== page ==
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Old 07 June 2014, 06:28   #11
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Country: UK - England
Town: Mighty Penryn
Boat name: Little Joe.
Make: Avon Searider
Length: 4m +
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A small craft can gain a degree of lee or shelter from sea conditions, off of most larger vessels. Pick the one travelling at the most appropriate speed. Tucking in behind or beside the Scillonian is common practice down yer. Fast cruisers are good.
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Old 09 June 2014, 18:03   #12
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Town: Lima-Peru
Boat name: Nautile
Make: Sea Rider Boats
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Engine: Tohatsu 18 /30 HP
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Wilk, yours is a spot on answer, always do same, but that's me. We can't remotedly compare UK sometimes extreme water conditions to the "calm" ones we have down here. Posted same question on other boating forums and received all kind of answers, from checking weather cond before leaving, would not make such a long outing, it's against the law to put people's lifes in jeopardy or you're a nutty professor boating guy.

That's a awesome shot, were you following a carrier, gee what a wide near flat wake, was just for the extreme shot, seems you have near flat water conditions side of wake right ?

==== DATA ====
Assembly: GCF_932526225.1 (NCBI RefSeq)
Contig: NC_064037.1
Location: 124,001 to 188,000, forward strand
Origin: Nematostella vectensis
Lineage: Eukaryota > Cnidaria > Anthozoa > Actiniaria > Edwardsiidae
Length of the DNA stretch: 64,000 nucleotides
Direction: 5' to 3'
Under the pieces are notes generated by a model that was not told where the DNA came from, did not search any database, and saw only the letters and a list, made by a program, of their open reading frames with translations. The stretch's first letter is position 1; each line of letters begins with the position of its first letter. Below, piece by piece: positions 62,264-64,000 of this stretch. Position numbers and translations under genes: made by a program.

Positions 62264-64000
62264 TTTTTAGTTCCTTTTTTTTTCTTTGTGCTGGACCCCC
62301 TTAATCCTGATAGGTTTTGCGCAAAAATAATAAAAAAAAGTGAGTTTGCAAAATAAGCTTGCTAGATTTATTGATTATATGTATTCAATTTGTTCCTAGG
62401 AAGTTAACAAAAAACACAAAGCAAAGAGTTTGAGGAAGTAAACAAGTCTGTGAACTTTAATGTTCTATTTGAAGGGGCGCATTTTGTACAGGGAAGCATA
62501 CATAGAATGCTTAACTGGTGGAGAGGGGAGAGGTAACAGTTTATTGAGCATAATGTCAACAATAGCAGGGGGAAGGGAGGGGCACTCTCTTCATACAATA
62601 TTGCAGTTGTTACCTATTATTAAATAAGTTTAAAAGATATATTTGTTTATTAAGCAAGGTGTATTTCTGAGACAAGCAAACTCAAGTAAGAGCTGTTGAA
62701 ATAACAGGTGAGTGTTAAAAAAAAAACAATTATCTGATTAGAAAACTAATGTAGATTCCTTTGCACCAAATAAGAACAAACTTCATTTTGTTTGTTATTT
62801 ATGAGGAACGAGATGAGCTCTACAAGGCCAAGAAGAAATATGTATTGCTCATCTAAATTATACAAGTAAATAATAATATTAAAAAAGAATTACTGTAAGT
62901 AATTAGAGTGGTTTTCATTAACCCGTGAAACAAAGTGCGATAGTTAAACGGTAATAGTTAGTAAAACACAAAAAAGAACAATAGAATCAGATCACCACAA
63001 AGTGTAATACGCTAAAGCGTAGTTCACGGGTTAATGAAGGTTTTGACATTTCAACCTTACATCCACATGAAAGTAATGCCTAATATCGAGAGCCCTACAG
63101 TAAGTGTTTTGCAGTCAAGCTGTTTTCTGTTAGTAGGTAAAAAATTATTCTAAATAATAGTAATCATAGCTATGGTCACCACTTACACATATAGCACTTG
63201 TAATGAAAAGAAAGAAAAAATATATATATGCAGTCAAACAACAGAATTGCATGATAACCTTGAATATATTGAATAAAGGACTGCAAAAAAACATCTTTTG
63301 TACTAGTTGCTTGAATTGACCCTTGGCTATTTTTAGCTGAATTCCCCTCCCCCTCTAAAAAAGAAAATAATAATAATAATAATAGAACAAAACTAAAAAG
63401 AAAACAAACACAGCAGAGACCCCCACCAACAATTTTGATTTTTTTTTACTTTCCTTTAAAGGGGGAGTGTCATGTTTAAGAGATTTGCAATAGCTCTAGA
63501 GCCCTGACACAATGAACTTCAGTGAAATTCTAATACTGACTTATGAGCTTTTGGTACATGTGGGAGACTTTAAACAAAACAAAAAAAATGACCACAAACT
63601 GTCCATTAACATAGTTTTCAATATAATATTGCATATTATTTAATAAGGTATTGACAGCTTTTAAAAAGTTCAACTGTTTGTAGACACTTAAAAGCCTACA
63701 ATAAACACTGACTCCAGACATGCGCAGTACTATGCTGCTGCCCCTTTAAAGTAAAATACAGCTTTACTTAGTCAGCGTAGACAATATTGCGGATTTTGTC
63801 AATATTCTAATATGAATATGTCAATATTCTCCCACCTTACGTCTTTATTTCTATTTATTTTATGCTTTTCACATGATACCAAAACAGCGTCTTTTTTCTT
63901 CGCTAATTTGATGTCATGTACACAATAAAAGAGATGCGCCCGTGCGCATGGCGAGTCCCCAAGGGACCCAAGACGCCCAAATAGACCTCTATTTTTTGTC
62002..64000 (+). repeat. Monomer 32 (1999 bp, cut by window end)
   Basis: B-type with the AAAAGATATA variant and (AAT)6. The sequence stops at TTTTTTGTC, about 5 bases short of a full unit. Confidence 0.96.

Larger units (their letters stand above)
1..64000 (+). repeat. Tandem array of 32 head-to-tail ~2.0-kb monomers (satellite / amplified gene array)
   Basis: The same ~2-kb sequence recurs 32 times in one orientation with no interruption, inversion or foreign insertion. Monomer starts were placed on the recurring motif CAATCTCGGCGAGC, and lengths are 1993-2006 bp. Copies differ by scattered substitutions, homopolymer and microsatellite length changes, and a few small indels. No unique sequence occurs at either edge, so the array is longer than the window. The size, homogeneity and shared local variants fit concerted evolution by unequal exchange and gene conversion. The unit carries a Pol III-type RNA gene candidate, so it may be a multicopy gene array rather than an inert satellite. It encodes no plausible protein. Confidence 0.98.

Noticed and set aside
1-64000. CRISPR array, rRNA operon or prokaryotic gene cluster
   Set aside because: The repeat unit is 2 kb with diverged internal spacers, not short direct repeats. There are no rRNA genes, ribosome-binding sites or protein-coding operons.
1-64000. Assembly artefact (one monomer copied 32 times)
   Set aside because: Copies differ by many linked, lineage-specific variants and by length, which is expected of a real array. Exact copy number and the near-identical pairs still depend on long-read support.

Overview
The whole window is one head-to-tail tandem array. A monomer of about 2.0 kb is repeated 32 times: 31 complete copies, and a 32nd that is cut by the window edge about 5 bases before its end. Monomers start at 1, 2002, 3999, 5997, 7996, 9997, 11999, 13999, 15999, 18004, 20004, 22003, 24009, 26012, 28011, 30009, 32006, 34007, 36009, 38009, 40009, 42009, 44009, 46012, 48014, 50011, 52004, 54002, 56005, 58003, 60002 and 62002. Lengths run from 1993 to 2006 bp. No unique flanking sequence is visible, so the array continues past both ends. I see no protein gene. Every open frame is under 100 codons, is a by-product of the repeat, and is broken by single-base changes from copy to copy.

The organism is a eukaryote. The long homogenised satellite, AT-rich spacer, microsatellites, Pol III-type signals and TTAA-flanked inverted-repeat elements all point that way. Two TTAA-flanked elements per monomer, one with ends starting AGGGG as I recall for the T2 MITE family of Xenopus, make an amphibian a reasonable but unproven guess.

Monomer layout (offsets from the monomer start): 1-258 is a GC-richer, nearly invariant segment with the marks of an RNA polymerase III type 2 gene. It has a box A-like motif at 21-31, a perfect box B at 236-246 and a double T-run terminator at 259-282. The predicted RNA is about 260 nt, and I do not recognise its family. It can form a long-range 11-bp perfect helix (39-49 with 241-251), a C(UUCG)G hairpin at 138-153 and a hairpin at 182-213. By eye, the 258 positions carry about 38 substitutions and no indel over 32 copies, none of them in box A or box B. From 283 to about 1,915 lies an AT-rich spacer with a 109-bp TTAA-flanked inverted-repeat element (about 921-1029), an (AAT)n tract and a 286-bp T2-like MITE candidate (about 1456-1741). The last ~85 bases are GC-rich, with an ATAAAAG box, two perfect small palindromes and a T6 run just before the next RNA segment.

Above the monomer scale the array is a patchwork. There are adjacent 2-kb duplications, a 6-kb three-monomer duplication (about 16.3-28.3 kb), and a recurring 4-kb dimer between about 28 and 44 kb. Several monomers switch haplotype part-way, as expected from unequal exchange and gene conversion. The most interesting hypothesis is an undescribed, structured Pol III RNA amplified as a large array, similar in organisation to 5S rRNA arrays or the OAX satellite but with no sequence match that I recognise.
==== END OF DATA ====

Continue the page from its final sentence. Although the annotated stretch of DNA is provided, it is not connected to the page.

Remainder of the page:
The idea is to pick a good samaritan boat to follow, not under flat calm no wind water cond thought, just choppy, windy, wavy enough for a uncomfortable bumpy ride back home. Pick the one with a less speed than the max speed your boat is capable of achieving. That way will not be stranded behinh him if speeding up in the event he feels touted by your uncomfy back presence.

Personally feel very comfy chasing boats that returns back home at less than 20 knots max when using a 18 HP engine and much more speed while chasing faster boats with a 30 HP. How do you get off wake provided that some huge engines produces very high waves at both sides of middle wake. Have you ever ridden on top middle high & wide water hump that some powerful engines and props produces ? it's a fantastic new sport, full adrenalide ride over agitated waters.

BTW, is it legal, ilegal to do so in UK, or not an issue, anyway it's your sole responsability if anything happens to you, samaritan will probably never aknowledge it...

Happy Boating
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